On the 1st of December, Meng Wanzhou, chief financial officer of Chinese telecom giant Huawei and the daughter of the founder was arrested in Canada on charts of supplying Huawei phones to Iran and North Korea. This is a clear violation of the American sanctions on both these countries since Huawei uses parts made in the US, which automatically makes sanctions applicable to them. Canada has agreed to extradite Meng to the United States. She was arrested from Vancouver in Canada.
US media reported that the US was investigating Huawei for clear violation of sanctions on Iran by selling network equipment to the country. Meng was subsequently released on a bail of C$10 million but the damage had been done. At a time when the US and China are in the midst of a bitter trade war, this arrest has been seen by China as a clear violation of human rights and it has led to deterioration of relations of China with the US and Canada.
Obviously, China is not happy
There were varying degrees of responses from China. While the Huawei website just made a terse statement of arrest, the Chinese embassy in Canada proved to be a lot more hostile considering that Meng was the daughter of the promoter and her father was not only a prominent citizen of China but also considered close to the ruling Communist Party. China had actually urged Canada and the US to clarify the reason for the arrest of Meng and demanded her immediate release. Meanwhile, Huawei has issued a clear statement that it was unaware of any wrongdoing by Meng, and added that it complies with all relevant laws.
The Chinese side has also lodged stern representations with the US and Canadian side and taken the diplomatic battle to the next level.
Relations with the US and Canada to take a turn for the worse
The arrest of Meng is related to violations of US sanctions on Iran and North Korea. In fact, currently the US authorities are investigating whether Huawei, which is one of the world’s top telecom network equipment makers, had violated sanctions on Iran. This is how the dodgy linkage comes about. Huawei is one of the largest manufacturers of smart phones in the world, currently holding second position after Samsung. Interestingly, the second place has been long occupied by Apple but this position has recently been conceded to Huawei by Apple. China has cited this one of the major reasons for the arrest. According to China, the US was using these kinds of back door tactics to prise out healthy competition from Huawei.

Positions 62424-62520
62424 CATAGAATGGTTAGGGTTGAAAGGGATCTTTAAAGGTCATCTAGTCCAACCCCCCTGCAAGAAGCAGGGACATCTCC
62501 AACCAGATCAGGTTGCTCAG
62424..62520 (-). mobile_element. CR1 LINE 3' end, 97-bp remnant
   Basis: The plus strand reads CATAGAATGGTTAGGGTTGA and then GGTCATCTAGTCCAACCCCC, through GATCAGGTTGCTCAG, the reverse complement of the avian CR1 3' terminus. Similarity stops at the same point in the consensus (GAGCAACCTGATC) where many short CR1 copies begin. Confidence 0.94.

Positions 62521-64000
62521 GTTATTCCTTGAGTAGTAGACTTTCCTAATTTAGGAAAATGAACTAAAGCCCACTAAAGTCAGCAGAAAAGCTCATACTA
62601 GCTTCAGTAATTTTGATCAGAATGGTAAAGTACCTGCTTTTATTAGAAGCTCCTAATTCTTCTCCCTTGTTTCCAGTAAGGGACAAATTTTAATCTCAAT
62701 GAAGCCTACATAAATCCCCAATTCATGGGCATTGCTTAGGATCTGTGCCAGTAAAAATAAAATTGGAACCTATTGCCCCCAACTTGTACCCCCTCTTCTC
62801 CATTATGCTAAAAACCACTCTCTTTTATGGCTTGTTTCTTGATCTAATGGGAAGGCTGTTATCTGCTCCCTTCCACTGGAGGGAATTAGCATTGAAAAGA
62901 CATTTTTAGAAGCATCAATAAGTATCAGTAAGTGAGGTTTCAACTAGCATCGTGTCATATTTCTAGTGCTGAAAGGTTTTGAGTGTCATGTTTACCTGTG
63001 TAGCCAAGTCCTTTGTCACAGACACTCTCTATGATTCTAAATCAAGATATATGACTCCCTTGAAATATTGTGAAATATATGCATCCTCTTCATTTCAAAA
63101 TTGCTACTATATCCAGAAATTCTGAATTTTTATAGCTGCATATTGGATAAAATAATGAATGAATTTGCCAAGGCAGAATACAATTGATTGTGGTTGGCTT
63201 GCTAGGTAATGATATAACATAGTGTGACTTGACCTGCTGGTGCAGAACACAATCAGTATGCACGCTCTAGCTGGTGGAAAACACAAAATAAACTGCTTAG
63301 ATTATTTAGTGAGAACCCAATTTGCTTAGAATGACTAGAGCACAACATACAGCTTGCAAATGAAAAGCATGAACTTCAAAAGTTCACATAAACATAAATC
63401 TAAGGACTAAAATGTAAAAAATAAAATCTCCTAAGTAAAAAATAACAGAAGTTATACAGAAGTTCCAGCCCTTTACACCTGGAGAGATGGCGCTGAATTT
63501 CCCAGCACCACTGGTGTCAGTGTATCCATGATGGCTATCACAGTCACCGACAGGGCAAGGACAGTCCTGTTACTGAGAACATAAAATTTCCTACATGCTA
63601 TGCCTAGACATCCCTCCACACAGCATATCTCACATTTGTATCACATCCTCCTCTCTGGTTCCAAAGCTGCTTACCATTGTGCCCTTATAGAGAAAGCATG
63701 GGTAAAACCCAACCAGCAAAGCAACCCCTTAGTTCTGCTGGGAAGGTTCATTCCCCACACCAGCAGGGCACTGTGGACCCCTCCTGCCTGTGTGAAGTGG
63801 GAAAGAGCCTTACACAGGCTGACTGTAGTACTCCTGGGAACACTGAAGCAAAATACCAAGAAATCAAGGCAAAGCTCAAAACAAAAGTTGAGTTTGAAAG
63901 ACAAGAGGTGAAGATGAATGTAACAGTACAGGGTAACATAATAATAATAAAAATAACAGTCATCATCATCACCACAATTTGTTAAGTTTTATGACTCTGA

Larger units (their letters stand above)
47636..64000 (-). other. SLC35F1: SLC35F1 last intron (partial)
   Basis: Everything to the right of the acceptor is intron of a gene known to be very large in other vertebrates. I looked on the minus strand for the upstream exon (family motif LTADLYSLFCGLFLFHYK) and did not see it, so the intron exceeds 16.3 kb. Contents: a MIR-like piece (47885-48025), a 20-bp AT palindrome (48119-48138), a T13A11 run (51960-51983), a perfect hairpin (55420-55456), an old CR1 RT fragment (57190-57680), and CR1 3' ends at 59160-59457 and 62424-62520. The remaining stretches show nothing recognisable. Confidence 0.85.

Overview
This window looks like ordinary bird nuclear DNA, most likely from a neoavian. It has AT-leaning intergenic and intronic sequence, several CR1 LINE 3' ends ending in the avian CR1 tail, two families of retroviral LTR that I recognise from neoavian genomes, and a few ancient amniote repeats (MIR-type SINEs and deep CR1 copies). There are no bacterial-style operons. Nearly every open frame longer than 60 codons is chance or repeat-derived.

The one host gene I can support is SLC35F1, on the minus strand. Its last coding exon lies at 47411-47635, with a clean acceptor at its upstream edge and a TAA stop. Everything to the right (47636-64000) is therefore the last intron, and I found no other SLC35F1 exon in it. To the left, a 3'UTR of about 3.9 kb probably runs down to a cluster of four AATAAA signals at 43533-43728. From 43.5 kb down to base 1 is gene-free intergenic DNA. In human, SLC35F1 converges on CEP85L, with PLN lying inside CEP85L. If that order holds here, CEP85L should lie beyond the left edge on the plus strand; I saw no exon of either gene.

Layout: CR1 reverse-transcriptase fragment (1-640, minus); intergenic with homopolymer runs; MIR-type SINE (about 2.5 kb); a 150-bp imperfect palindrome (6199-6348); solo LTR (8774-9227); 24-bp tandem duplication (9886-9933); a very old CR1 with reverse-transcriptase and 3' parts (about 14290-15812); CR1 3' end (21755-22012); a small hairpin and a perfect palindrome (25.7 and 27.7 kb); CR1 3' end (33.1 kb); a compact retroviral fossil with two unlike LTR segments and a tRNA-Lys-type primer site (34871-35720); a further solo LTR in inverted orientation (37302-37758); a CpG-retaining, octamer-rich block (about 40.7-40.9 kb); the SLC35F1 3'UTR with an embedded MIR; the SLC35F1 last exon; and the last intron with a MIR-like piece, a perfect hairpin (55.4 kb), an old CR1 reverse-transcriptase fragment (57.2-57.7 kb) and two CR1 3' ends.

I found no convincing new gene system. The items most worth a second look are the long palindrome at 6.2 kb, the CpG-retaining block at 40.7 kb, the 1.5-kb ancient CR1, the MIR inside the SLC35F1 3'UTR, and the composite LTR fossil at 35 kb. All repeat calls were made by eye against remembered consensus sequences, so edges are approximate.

The chart below clearly captures the way Apple has been losing market share to Huawei in the last few months and only underscores what China has been alleging against the US.
The yellow shaded portion shows how Apple has been losing market share to Huawei in terms of the number of smart phones sold. According to China, the US is applying pressure at two levels. Firstly, it is using the sanctions as a ruse to damage the market share advantage that Huawei has gained over Apple, as per IDC data. Secondly, China has also alleged that the US is using this legal case as an arm twisting tactic to push China to a corner so as to relent and to accede more space to the US in the global trade war.
But, China is retaliating and really hard
China matters because it is the largest matters for a lot of products; from Latin American commodities, to American corn to beef and pork. But post Huawei, the wind may be blowing against the US. Consider these instances. Chinese companies are rallying behind Huawei following the arrest of its CFO in Canada by offering subsidies for their staff to purchase smart phones from Huawei. In fact, Chinese businesses have promised subsidies if they buy Huawei smart phones in these trying times. While some companies are subsidizing 20% of the purchase price others are covering the full amount. Many Chinese companies took to social media also agreed to shift from US products to Huawei for most of their network product needs. In fact, some Chinese brewers in Henan Province have offered employees free alcohol up to 30% more if they showed receipts of purchase of any Huawei products. Interestingly, Chinese companies have come together like never before in a show of solidarity in favour of Huawei.
The brand of nationalism in China is also talking an anti-US tone. For example, certain companies are boycotting Apple products (one of the key beneficiaries from this arrest). In Shenzhen, machinery manufacturers have threatened to confiscate all Apple devices used by employees and even dismiss those who did not comply from service. A Chinese court has banned the sale of older I-Phones in the country on Dec. 10th 2018/
Nationalist posturing is nothing new in China and has been taken up in the past against Japanese and Korean products. The only problem is that this time around it is likely to further complicate the discussions over the trade war. We will have to await the outcome.